In January of 2016, Professor Susan Siegfried reached out to Pablo Alvarez and myself with a proposal: a class focused on 19th century color plate books, tightly focused on the use of original materials, with weekly meetings in Special Collections and out-of-class assignments, drawing heavily on the private collection of Dr. James Ravin, MD, of Toledo. Would we facilitate such an endeavor? Could we?
The logistical details were intimidating. While the Library frequently both loans and borrows individual items for exhibits, borrowing an entire collection would be much more complicated. And could we manage the time commitment? In addition to the weekly reservation of our teaching space and the curator’s time, such a class would place a significant burden on our Reading Room, both in terms of the level of use in the reading room itself, and available space for materials in the hold room. Additionally, conservation staff would be needed to pack, transport, and provide condition reports for the borrowed materials.
Still, we were intrigued. This was an opportunity to offer students an utterly unique opportunity to explore the print culture of eighteenth- and nineteenth-century Europe. From books of costume, to fashion plates, to caricature, Dr. Ravin’s collection includes extraordinarily rare titles held at only one or two institutions nationwide, almost all in extraordinarily fine condition. By engaging in hands-on use of this spectacular collection on a weekly basis, seminar students would gain a level of familiarity that would enable them to engage deeply in an analysis of emerging European modernity. Was this not exactly the kind of unique learning opportunity that makes the campus experience at Michigan so powerful? If not U-M, then who should do it?
We agreed to explore the possibility, and after consultation with our Director Martha Conway, Reader Services Librarian Kate Hutchens, and Head of Preservation and Conservation Shannon Zachary, we committed ourselves to the experiment. Over the course of the spring and summer, Professor Susan Siegfried and graduate student John Finkelberg visited Dr. Ravin’s home multiple times to review, select, and photograph volumes for the class. By late Fall, a loan agreement had been signed and on a frosty December day, I accompanied Conservation Librarian Marieka Kaye and Conservation Technician Brooke Adams to Dr. Ravin’s home to pack and transport 55 volumes back to the Special Collections Library.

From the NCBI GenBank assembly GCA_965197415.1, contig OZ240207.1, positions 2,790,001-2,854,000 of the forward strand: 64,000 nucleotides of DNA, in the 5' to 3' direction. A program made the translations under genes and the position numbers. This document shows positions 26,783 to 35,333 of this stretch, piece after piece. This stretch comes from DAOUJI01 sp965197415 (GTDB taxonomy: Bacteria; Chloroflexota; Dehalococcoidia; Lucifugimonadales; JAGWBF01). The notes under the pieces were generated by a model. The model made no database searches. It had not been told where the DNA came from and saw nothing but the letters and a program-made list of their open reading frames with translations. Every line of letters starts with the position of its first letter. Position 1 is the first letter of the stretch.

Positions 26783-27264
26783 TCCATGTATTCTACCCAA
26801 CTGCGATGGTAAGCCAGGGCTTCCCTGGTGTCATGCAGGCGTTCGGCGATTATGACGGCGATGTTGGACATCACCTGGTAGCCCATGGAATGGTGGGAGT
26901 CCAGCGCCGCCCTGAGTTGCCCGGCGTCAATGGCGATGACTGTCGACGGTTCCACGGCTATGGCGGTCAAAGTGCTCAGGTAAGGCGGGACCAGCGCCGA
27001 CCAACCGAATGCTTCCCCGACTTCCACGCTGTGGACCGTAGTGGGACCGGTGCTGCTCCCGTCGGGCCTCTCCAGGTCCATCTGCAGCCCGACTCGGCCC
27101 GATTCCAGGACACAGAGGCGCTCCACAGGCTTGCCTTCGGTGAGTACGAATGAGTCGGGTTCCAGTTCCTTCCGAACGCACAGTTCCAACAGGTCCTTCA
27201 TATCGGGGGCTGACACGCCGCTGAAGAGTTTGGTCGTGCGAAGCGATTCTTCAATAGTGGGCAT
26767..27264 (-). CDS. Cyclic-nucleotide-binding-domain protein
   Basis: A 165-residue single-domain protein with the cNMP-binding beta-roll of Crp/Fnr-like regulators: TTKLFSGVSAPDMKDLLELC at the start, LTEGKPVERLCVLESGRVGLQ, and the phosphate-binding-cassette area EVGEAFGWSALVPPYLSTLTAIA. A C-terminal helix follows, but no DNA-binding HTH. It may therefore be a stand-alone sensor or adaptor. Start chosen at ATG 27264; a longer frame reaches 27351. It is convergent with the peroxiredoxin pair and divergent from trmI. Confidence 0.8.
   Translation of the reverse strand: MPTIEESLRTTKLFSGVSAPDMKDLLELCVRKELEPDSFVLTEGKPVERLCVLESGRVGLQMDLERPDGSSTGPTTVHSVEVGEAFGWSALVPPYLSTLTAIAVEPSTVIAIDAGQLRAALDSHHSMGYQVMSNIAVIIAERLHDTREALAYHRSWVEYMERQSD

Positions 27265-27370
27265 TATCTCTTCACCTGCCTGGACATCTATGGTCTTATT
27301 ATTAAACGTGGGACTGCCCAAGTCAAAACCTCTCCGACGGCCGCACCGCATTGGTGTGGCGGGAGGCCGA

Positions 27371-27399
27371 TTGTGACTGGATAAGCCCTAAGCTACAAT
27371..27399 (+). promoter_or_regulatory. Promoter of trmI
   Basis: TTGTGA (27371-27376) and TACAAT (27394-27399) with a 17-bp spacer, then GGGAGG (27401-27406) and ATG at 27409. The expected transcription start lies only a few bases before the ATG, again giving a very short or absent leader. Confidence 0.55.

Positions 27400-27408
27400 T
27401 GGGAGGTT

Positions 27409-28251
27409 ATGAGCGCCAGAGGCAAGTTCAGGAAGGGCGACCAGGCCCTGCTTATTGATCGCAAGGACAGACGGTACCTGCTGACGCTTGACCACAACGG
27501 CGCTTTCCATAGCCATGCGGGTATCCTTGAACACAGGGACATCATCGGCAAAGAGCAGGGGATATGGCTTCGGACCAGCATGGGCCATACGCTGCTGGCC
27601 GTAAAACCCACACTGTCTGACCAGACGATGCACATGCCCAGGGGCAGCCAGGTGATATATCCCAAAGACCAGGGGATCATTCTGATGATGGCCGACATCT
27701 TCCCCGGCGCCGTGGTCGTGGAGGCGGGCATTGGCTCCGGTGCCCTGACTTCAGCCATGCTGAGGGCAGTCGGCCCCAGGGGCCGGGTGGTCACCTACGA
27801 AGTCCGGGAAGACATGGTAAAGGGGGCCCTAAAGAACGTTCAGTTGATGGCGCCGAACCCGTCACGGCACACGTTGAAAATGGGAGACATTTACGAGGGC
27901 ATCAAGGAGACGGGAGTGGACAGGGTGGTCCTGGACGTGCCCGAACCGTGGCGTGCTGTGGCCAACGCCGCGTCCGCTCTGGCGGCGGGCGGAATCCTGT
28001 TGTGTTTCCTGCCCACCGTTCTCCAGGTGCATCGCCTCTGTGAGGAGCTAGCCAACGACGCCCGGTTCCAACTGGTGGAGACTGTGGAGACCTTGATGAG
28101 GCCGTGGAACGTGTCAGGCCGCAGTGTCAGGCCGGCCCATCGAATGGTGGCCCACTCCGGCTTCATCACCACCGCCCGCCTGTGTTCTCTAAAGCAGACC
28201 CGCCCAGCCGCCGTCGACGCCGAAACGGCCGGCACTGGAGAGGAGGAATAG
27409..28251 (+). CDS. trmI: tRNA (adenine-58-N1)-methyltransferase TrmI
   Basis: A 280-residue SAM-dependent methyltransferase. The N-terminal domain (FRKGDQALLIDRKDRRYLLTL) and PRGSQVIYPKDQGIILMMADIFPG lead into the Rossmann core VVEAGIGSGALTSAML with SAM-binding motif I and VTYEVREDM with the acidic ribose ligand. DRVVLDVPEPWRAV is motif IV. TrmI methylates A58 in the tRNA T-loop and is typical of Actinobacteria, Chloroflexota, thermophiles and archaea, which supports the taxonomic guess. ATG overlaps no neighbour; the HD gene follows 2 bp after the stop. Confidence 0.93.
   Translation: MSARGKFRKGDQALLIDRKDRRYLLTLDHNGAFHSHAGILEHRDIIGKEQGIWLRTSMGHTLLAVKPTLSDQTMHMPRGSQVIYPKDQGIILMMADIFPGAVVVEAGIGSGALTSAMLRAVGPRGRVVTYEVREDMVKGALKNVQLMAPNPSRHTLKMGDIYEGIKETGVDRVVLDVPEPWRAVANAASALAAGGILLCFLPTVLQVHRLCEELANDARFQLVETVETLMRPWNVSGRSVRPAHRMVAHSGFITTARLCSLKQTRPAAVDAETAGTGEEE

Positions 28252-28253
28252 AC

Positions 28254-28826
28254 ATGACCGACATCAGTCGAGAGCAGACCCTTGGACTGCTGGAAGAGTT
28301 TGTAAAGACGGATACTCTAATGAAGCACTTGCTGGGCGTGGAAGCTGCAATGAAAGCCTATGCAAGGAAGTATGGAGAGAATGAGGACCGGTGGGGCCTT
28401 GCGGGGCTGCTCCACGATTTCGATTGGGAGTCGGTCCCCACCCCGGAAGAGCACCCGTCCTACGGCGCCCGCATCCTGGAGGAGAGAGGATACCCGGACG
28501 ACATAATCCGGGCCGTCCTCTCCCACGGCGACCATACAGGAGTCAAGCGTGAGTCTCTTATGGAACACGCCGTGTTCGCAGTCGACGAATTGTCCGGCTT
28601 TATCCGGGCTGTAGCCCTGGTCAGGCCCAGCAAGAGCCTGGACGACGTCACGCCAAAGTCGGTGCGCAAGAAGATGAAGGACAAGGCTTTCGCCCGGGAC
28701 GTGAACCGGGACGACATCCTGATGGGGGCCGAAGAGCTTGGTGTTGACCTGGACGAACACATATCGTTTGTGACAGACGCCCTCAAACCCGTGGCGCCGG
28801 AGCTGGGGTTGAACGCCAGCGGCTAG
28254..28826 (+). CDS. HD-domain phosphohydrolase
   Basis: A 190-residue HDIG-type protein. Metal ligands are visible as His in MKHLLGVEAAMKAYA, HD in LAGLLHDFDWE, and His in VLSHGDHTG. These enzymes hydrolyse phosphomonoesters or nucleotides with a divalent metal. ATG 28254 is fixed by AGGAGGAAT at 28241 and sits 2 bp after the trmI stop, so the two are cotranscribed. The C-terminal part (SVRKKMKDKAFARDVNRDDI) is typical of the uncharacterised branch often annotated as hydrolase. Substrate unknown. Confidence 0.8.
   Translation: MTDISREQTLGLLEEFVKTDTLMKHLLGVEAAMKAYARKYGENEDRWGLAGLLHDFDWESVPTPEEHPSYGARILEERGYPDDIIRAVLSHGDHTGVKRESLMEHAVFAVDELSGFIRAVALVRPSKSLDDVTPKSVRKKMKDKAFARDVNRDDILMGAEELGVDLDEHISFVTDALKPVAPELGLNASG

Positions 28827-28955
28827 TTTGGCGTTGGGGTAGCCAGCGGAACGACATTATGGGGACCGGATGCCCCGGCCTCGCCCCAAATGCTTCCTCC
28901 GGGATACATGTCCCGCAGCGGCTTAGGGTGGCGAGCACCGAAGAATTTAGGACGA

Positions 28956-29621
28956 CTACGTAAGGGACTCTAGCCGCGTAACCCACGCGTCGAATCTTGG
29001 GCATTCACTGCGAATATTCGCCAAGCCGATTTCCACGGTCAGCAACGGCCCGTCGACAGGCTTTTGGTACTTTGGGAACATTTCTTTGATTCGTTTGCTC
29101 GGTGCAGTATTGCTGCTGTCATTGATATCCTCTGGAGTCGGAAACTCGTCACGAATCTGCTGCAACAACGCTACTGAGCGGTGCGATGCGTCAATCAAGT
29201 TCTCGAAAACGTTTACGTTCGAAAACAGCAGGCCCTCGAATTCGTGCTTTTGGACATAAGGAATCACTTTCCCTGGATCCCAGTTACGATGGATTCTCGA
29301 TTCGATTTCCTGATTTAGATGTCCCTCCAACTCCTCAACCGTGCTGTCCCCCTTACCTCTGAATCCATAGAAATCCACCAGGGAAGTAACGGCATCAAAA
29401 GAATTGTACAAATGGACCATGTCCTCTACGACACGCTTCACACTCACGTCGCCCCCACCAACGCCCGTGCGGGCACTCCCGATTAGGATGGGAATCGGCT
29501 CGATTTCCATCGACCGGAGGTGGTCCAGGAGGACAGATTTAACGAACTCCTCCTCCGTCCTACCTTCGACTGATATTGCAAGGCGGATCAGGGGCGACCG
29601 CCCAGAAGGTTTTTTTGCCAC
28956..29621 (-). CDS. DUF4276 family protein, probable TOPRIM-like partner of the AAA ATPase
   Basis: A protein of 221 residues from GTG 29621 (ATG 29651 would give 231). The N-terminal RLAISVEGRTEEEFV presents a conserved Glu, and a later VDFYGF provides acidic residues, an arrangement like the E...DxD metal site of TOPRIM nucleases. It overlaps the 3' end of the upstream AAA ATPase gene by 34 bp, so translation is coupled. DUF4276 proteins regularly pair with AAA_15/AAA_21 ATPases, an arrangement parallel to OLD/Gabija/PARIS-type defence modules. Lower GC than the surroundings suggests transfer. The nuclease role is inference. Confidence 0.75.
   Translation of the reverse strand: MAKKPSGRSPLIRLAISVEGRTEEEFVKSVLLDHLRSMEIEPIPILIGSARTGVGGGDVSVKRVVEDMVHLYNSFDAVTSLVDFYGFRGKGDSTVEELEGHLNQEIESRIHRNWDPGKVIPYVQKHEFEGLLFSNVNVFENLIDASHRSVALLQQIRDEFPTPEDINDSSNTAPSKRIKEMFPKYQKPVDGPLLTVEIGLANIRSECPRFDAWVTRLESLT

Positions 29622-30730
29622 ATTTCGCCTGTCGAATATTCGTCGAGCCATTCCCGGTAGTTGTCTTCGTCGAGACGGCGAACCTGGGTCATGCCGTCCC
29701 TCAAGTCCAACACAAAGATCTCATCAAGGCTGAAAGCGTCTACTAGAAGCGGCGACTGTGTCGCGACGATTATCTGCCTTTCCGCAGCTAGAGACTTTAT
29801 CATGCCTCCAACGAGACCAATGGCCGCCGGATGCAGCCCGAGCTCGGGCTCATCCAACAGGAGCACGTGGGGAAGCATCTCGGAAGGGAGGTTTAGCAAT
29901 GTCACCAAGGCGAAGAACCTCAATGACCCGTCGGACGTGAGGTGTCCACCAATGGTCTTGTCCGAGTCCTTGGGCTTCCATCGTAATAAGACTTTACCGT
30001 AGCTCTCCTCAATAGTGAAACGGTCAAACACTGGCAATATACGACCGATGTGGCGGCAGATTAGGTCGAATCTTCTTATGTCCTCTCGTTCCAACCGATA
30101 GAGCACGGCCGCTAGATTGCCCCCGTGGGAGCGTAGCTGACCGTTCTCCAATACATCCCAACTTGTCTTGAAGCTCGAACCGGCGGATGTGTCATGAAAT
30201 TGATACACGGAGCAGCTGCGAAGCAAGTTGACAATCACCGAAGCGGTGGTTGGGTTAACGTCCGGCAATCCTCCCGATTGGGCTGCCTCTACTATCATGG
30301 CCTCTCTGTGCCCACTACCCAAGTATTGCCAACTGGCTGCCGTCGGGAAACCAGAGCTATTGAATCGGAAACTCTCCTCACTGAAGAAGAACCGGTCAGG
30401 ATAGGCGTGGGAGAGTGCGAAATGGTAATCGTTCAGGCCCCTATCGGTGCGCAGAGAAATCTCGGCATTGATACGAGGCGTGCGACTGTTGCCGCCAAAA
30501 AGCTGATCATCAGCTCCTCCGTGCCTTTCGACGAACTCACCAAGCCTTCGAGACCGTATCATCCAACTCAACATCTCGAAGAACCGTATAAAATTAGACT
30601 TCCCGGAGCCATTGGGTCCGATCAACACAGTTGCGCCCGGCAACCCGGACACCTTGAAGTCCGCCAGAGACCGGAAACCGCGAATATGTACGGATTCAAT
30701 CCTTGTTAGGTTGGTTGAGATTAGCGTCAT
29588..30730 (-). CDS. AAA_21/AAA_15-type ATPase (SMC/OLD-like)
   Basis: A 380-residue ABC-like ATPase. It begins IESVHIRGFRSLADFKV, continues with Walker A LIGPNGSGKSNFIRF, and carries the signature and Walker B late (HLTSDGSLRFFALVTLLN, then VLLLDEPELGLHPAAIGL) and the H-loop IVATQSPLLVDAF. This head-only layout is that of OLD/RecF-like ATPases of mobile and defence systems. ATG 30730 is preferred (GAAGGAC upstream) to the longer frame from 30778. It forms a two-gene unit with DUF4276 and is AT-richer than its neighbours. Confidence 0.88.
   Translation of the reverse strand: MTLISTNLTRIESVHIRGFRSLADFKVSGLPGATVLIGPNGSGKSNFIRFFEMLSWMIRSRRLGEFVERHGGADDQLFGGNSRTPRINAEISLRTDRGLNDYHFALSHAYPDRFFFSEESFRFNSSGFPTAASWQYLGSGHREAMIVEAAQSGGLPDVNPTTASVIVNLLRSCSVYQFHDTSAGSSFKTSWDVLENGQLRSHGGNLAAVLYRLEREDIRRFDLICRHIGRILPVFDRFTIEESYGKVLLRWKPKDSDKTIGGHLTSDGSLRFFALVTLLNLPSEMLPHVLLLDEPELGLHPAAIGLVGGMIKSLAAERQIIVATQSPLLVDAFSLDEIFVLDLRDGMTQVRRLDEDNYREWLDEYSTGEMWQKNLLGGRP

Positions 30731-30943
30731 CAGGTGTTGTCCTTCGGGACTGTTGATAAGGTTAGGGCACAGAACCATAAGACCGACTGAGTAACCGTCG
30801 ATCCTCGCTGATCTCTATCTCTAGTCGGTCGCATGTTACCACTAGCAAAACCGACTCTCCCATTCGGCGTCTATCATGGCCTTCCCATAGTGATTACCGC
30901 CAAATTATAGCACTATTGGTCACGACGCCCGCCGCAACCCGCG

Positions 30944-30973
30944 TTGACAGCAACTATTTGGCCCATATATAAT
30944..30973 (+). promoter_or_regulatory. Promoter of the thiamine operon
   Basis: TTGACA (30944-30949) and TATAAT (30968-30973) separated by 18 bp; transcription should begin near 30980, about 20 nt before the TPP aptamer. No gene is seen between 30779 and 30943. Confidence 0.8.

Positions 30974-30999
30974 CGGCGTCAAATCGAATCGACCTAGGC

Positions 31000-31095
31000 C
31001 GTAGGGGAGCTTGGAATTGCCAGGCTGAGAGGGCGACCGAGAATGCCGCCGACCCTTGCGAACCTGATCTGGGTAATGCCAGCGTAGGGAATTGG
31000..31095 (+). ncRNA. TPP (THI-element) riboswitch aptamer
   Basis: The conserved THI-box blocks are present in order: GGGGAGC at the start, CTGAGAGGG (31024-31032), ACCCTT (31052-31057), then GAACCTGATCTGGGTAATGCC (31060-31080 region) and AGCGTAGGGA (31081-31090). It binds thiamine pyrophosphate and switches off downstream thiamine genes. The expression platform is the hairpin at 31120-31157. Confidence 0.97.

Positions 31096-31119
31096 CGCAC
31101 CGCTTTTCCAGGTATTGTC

During the course of the 2017 Winter Term, I was privileged to join nearly all of the meetings of HISTART 497: Modernity and Print Culture. At first, both the undergraduate and graduate students were hesitant in their physical handling of materials and in the interpretations that they offered during informal in-class presentations. However, their confidence quickly grew, as did their enthusiasm for each new category of materials: Ackermann’s Repository of the Arts and periodical publications; print series such as Robert Dighton’s The Twelve Months (ca. 1790); volumes documenting elite masquerades, such as the 1829 Quadrille de Marie Stuart, published to document the duchesse de Berry’s ball/historical re-enactment of the 16th century French court; volumes of social types, such as Thomas Busby’s Costume of the Lower Orders of London (1820); books of national costume at home and abroad, such as Sir Charles Doyley’s The Costume and Customs of Modern India (1830), and caricatures, such as those appearing in Robert Cruickshanks’ Dandies (1818-19), and D.T. Egerton’s Fashionable Bores; or Coolers in High Life (1824).
As an observer, I was extremely impressed by the level of students’ engagement with the materials, the care that they took in handling fragile items, and the original analyses that they presented in their final projects. As Dr. Ravin once commented, it is a mark of how fantastic each aspect of the collection is, that as each week uncovered new delights, several students’ updated their initial final project proposals to focus on, or incorporate materials seen in later sessions. Their final presentations covered topics such as the origin and significance of the Dandy figure in Regency England, the effects of time and seriality in the fashion prints of French periodicals, the rhetoric of description in the English women’s magazine La Belle Assemblée, and European racial anxieties as they manifested in reactions to hair dressing a la Chinoise.
In reflecting on the course, students described their experience with superlatives like incredible, amazing, and phenomenal. While they also noted the challenges presented by the need to study materials within the limited hours our reading room is open, particularly in combination with work schedules and other commitments, most felt that the value of this course outweighed these difficulties.
I am grateful to Professor Susan Siegfried for the opportunity to be a fly on the wall throughout this course; to Dr. James Ravin for making the course possible through the loan of his truly world-class collection of color plate books; and to the students for their engagement with the course.
Additionally, I wish to express thanks to the Conservation Department, especially Shannon Zachary, Marieka Kaye, and Brooke Adams; to Reader Services Librarian Kate Hutchens and all of my colleagues and the RSA’s staffing the reading room during a particularly challenging semester; and to all of my fellow Special Collections instructors who sacrificed access to our teaching space for 4-5 hours every week, and allowed me an unfair share of space in the hold room.